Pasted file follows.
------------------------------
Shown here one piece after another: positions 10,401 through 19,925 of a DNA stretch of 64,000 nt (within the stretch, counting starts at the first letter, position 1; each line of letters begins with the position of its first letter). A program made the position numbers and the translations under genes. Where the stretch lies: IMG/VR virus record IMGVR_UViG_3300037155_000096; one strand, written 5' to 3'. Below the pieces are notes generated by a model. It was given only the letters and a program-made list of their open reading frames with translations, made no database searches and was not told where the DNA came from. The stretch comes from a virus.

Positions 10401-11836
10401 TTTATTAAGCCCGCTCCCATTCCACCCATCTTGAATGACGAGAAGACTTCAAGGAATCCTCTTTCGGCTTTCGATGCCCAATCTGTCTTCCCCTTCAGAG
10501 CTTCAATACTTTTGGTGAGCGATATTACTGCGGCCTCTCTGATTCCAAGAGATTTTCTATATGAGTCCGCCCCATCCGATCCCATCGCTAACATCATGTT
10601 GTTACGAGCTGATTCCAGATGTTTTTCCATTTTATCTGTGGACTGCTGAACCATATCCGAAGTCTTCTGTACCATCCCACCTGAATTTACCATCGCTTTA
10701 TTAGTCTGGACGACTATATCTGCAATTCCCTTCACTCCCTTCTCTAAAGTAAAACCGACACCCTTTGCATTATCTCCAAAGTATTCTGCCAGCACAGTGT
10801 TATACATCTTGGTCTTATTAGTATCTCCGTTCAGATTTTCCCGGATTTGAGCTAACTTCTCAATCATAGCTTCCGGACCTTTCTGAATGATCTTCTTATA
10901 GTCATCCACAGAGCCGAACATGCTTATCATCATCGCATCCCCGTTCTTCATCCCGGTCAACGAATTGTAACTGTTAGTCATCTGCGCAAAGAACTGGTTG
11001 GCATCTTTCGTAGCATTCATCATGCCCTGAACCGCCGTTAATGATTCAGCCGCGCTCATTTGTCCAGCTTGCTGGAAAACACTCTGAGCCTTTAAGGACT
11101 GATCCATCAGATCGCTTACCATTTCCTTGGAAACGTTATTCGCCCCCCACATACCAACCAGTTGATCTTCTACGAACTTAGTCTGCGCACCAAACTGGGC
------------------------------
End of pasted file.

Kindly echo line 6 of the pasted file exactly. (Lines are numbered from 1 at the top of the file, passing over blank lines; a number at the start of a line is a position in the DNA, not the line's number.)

10701 TTAGTCTGGACGACTATATCTGCAATTCCCTTCACTCCCTTCTCTAAAGTAAAACCGACACCCTTTGCATTATCTCCAAAGTATTCTGCCAGCACAGTGT